How fast does a scope need to be?

The speed at which a signal goes from 10% of its level (in amplitude) to 90% of its top value is called the rise time. In order to see the maximum amount of each signal edge (vertical) both the scope and the probe must have a fast enough rise time. This is especially true for when the signal changes. Once again, the practical scenario calls for the rise time on the instrument to be five times faster than the signal. If your fastest signal has a rise time of 5 usec (micro second), then you want a scope/probe combo to have a rise time of 1 usec.

How deep should the memory be?

The last major specification to be considered is memory depth or record length. The major benefit of the digital storage oscilloscope is the storage part. This gives you the ability to recall, compare, and perform math functions on a captured signal. The record length is measured in samples or points. The total amount of time you can record for is determined by the number of points available and the sample rate (each sample being a point). You would simply divide the number points by the sample rate to get your acquistion time. If you have a total memory depth of 1 Mpoints and a sample rate of 250 MS/second, then you can record a signal that is 4 msec (millisecond) long. The most capable LeCroy digital oscilloscopes have memory depth up to 32 Mpts.

What other factors should be considered when purchasing a digital storage oscilloscope?

Beyond the basic four specifications, it is common to consider:

  • Number of channels - LeCroy offers digital oscilloscopes with two or four channels.
  • As mentioned above, the size of the display is an important consideration. Larger, clearer screens make it easier to see multiple signals at once. Luckily LeCroy digital storage oscilloscopes also use different color lines for each signal for even easier reading.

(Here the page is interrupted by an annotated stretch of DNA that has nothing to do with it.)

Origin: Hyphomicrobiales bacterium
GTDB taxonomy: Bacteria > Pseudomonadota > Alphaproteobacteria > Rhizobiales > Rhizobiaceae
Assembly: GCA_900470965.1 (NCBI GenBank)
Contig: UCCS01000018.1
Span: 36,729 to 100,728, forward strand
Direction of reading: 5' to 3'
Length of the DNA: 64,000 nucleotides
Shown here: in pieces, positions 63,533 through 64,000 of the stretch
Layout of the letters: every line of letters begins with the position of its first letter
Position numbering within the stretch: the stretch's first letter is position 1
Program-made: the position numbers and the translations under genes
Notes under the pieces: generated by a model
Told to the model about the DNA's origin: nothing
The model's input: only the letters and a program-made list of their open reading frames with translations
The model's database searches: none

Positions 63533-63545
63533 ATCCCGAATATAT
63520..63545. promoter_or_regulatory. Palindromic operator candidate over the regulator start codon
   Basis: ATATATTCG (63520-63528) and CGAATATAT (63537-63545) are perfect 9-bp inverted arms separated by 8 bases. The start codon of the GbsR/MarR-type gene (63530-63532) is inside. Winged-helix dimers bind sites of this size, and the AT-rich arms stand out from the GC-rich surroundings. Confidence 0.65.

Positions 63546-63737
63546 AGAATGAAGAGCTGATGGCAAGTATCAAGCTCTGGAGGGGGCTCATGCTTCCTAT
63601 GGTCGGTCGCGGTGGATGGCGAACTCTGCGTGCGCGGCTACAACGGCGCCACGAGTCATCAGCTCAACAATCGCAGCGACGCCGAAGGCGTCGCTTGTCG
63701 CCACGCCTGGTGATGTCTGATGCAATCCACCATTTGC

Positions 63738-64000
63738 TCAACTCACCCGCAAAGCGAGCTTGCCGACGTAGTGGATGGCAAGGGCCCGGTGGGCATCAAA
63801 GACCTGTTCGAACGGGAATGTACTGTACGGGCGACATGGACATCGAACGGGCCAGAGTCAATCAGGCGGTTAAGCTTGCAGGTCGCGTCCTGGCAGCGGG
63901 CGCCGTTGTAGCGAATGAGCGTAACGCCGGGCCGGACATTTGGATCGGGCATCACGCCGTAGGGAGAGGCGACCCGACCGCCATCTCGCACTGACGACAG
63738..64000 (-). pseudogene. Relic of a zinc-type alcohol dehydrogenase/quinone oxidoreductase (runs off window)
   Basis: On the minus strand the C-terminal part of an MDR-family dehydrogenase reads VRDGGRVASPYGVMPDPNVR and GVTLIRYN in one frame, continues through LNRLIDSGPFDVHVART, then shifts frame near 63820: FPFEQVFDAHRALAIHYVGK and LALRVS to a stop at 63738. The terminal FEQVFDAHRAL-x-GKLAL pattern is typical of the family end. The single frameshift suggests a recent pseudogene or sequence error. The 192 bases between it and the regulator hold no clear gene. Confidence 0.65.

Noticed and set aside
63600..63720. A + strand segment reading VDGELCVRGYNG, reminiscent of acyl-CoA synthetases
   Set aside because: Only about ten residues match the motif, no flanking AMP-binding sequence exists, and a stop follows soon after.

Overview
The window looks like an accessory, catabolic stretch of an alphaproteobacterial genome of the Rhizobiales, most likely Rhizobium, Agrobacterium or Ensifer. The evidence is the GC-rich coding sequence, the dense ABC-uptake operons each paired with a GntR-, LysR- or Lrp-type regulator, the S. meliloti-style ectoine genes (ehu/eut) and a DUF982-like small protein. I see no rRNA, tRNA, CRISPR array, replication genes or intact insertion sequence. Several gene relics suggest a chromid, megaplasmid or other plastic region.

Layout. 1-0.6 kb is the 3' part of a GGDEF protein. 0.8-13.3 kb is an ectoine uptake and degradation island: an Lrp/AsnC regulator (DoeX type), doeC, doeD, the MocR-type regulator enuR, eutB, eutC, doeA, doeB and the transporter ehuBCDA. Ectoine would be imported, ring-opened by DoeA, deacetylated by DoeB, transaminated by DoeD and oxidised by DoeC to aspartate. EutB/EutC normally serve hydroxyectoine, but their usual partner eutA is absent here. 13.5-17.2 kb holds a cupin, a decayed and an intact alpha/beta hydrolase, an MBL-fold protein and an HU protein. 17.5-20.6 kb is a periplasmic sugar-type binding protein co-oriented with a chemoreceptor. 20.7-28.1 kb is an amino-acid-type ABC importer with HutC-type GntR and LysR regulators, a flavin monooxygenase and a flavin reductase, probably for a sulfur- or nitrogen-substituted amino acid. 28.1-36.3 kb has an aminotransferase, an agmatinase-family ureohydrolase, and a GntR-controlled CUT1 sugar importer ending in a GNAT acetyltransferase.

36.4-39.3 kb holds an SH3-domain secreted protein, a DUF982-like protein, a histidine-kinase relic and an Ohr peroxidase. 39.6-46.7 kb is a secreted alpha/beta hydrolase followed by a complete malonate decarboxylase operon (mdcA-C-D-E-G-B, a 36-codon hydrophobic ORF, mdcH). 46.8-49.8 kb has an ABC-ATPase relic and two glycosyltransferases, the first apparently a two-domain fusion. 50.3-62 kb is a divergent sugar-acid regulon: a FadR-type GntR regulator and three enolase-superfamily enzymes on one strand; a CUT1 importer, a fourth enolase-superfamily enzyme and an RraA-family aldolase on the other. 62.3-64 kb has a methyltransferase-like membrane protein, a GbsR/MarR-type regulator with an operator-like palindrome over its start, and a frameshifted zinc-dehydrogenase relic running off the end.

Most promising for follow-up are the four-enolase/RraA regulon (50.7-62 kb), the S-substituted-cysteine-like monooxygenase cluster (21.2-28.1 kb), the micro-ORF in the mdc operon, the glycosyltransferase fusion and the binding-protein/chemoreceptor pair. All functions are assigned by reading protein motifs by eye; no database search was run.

• How you capture a signal is also important. This is where triggers come into play. It is often important to see only signals with specific characteristics among the many captured. With most digital storage oscilloscopes, a variety of different trigger types are available to find particular events that happen during signal analysis.
  • If you are looking at packets of serial data, you may also find it useful to decode the signal to make sure that the correct instructions are being sent. Protocols such as I2C, SPI, CAN, LIN, and RS232 are commonly used to communicate between devices. It is important to make sure that the right commands are communicated when a specific event happens.

LeCroy Mixed Signal Oscilloscopes (MSO)

LeCroy Mixed Signal Oscilloscopes (MSO) can capture both analog and digital signals at once. LeCroy mixed signal oscilloscopes combine either 2 or 4 analog channels with either 16 or 18 digital ones. This is useful when looking at logic signals after a specific input has occurred when developing a system that combines physical input and computer controls.